• Influencing the attachment of bacteria through laser surface engineering

      Gillett, Alice R.; Waugh, David G.; Lawrence, Jonathan; University of Chester (Laser Institute of America, 2015-10-31)
      Bacteria have evolved to become proficient at adapting to both extracellular and environmental conditions, which has made it possible for them to attach and subsequently form biofilms on varying surfaces. This has resulted in major health concerns and economic burden in both hospital and industrial environments. Surfaces which prevent this bacterial fouling through their physical structure represent a key area of research for the development of antibacterial surfaces for many different environments. Laser surface treatment provides a potential candidate for the production of anti-biofouling surfaces for wide ranging surface applications within healthcare and industrial disciplines. In the present study, a KrF 248 nm Excimer laser was utilized to surface pattern Polyethylene terephthalate (PET). The surface topography and roughness were determined with the use of a Micromeasure 2, 3D profiler. Escherichia coli (E. coli) growth was analysed at high shear flow using a CDC Biofilm reactor for 48 hours, scanning electron microscopy was used to determine morphology and total viable counts were made. Through this work it has been shown that the surface modification significantly influenced the distribution and morphology of the attached E. coli cells. What is more, it has been evidenced that the laser-modified PET has been shown to prevent E. coli cells from attaching themselves within the laser-induced micro-surface-features.
    • Integration and Characterisation of Piezoelectric Macro-Fibre Composite on Carbon Fibre Composite for Vibration Energy Harvesting

      Shi, Yu; Piao, Chenghe; Fadlaoui, Dounia; Alsaadi, Ahmed; Jia, Yu; University of Chester (IOPScience, 2019-11-01)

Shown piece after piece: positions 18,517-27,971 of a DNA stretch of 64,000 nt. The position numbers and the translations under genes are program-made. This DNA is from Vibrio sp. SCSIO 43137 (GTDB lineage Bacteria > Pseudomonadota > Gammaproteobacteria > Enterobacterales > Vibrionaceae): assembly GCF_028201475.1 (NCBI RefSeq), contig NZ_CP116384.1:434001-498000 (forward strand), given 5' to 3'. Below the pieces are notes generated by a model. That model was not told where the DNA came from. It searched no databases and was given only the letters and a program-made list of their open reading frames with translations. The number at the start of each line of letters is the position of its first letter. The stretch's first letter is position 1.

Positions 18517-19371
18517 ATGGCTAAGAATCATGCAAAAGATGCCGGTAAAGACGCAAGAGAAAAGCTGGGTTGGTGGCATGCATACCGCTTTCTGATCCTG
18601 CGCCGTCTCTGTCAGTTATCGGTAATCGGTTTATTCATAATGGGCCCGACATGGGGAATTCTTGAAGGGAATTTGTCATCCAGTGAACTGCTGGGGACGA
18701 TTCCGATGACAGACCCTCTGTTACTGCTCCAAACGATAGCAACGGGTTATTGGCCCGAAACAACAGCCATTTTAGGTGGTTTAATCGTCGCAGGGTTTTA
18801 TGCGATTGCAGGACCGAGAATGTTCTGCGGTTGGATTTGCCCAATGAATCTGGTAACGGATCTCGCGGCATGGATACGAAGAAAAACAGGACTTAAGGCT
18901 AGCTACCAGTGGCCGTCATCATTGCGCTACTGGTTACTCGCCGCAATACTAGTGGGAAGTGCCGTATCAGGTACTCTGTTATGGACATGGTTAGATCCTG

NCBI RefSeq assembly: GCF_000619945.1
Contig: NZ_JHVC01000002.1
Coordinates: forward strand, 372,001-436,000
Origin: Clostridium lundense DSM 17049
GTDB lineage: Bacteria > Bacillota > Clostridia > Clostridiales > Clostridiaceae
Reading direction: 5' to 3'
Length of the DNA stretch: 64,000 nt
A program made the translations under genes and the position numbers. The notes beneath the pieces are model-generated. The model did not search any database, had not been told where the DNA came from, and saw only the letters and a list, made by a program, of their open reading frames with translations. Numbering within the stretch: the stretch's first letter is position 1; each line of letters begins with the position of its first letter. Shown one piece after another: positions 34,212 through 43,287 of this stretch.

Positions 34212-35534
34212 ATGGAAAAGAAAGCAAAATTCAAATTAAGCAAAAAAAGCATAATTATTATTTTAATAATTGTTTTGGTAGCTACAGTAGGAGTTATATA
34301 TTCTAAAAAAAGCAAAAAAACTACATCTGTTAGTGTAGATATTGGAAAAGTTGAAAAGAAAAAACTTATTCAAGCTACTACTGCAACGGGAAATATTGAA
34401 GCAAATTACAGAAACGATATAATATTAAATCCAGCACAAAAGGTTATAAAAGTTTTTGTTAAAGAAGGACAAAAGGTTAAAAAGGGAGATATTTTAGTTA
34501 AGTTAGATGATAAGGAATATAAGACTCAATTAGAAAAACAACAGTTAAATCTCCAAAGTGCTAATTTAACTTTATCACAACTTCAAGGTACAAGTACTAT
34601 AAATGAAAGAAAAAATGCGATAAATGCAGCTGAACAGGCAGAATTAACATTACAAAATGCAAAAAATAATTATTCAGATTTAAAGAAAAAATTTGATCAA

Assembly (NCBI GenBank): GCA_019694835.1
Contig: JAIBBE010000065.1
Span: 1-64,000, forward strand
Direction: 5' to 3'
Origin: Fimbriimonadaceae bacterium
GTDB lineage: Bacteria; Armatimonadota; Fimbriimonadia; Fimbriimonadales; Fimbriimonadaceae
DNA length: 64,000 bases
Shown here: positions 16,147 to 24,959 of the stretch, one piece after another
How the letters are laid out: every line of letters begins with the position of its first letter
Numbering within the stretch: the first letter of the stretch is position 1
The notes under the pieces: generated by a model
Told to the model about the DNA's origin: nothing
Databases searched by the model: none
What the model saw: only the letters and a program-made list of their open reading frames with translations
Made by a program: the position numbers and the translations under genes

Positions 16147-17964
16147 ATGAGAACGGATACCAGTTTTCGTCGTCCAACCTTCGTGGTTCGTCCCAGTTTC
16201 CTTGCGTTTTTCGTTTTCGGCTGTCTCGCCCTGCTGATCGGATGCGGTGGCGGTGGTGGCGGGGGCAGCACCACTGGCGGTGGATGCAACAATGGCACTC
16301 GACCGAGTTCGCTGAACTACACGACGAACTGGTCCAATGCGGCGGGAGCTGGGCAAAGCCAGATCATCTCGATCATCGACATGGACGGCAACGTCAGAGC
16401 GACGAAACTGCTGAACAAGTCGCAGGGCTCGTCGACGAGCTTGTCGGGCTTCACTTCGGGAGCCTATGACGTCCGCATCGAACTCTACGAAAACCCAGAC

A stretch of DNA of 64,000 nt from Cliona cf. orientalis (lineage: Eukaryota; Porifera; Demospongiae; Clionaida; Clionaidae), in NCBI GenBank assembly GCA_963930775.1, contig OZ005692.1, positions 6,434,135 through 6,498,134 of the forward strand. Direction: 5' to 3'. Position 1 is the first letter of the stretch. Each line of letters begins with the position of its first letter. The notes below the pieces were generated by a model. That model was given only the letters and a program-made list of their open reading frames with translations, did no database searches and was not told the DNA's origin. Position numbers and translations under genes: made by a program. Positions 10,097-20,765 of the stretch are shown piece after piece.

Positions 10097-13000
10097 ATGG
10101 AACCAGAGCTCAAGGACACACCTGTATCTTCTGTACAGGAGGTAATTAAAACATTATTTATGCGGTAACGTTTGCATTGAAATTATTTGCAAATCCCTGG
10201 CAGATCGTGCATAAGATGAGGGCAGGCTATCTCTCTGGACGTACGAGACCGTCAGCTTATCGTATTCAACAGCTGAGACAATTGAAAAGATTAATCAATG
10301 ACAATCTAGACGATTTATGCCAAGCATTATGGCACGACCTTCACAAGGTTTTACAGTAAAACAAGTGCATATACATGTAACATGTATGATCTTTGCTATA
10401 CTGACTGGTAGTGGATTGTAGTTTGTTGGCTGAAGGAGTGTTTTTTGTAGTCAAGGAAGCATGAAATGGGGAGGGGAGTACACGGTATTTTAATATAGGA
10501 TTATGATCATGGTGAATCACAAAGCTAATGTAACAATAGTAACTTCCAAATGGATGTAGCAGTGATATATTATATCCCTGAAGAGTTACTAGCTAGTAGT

Carbon fibre composite is a strong and a lightweight structural material with applications in automotive, aerospace, medical and industrial applications. The integration of piezoelectric transducer films onto the composite stack can add vibration energy harvesting capabilities to enable net-zero-power autonomous sensing for an otherwise purely mechanical structure. A PZT macro-fibre composite is co-cured with a carbon/epoxy pre-preg in order to manufacture the multi-functional composite plate. Without noticeably increasing profile, adding weight or compromising mechanical integrity, the resultant mechanical plate can recover power from vibrational excitations. With a volume of 13.5 cm3, a peak average power of 9.25 mW was recorded at 2.66 ms −2 . The normalised power density of 97 µW cm −3 m −2 s4 is comparable to some of the state-of-the-art PZT generators reported in the literature.
    • Interface Cohesive Elements to Model Matrix Crack Evolution in Composite Laminates

      Shi, Yu; Pinna, Christophe; Soutis, Constantinos; University of Chester; University of Sheffield; University of Manchester (Springer, 2013-10-02)